Lesson Bundle : Role Models - KS2
KS2 lessons looking at individuals from different countries, times and communities who have inspired others through their words and actions. Lessons include: Gandhi: Great Soul, Mary Seacole & Florence Nightingale: Pioneering Nurses, Martin Luther King: Sacrificing All for the Dream, The Queen: A Life of Giving, Nelson Mandela, Mo Farah
Gandhi: Great Soul
This lesson is about the life of Mahatma Gandhi and how he brought about change by peaceful means; one man’s campaign to overcome racism and injustice. Links: respect, equality, GROWTH MINDSET DAY
Cross curricular links: History, Drama
- Role play scenarios
- Discussion: Racism and the law
- Thinking about how to ‘Be the change you want to see in the world’
Mary Seacole & Florence Nightingale: Pioneering Nurses
This lesson tells the story of how Mary Seacole and Florence Nightingale overcame prejudice to help others and explores how discrimination can prevent people from making a full contribution to society. The lesson also helps children understand the importance of good hygiene, particularly in hospitals. Links: community, respect, equality, medicines
Cross-curricular links: science, history
- Crossword to recall facts in the story
- Science experiment to test the effectiveness of different methods of hand washing
Martin Luther King: Sacrificing All for the Dream
This lesson looks at discrimination against African Americans in the United States during the 1950s and 1960s, the Civil Rights Movement and how Martin Luther King achieved change through peaceful protest. It also explores the nature of prejudice and racism.
Cross-curricular links: history
- experiment to explore unequal treatment of different groups
- discussion about how children deal with incidents of teasing
- looking at the factors we take into consideration when judging others
"Used this to mark MLK day for whole school assembly. This ppt saved me hours of work and provided lots of extra information."
The Queen: A Life of Giving
This lesson looks at the role of The Queen who became our longest ever reigning monarch in September 2015. Suitable for all KS2. Links: british values, community, respect, INTERNATIONAL WOMEN'S DAY
Cross-curricular links: Literacy, history, music
- Drawing family trees
- Script writing – royal scenarios
- Survey to find the children’s favourite category of charity
- Writing new verses for the National Anthem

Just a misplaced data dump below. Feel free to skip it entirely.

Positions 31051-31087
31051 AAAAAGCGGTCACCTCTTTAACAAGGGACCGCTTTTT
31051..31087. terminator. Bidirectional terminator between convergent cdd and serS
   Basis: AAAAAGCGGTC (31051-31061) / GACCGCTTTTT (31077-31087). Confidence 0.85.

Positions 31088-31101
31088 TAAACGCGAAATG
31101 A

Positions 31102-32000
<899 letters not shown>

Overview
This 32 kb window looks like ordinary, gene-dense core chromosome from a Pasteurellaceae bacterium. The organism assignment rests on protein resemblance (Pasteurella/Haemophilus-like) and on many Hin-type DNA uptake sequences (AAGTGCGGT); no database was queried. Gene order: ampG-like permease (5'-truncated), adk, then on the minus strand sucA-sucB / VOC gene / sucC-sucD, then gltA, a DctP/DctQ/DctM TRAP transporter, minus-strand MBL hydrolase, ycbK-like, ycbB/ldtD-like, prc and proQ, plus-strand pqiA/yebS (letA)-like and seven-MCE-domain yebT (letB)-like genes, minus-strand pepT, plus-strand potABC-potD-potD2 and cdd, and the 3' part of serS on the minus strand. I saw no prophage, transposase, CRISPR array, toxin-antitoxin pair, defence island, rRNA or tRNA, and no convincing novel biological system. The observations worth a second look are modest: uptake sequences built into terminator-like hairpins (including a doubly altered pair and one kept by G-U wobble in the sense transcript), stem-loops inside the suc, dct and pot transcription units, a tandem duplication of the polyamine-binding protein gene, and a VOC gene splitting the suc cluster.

"Fantastic - just what I am looking for to start the ball rolling. Couldn't decide where to start - this answers my question."
This lesson explores Nelson Mandela's fight against apartheid in South Africa. It considers different points of view about famous people in history and concludes that struggles for freedom are not necessarily peaceful. Links: community, equality, Black History Month, INTERNATIONAL DAY OF PEACE
Cross-curricular links: geography, history, literacy (drama & poetry)
- Sorting apartheid signs
- Considering similarities and differences and how people are sometimes grouped by characteristics such as skin colour or hair colour
- Hot seating to explore different points of view in a story about discrimination
- Creative writing from the point of view of a black South African during apartheid
"Thanks for these resources. The playground scenario is just fab. I'll try to use it to begin the lesson I think. Should be quite thought provoking!!"
"Thanks! This is a great resource - sums up all the information necessary. I also think the moral dilemma/story is excellent."
This lesson has been recommended by the TES resources panel.
Going for Goals: Mo Farah
This lesson takes us on Mo's amazing journey from Somalia to the London Olympics in 2012 and explores the secrets of his success. Links: Black History Month
Cross-curricular links: geography
- Finding their own special talents
- Goal setting
- Imagining how it feels to be a refugee
'We rate this a 5 star - it brought tears to my eyes just reading and preparing for my lesson. The children listened attentively - not a single behaviour issue - every child felt inspired and got all questions correct in their comprehension.'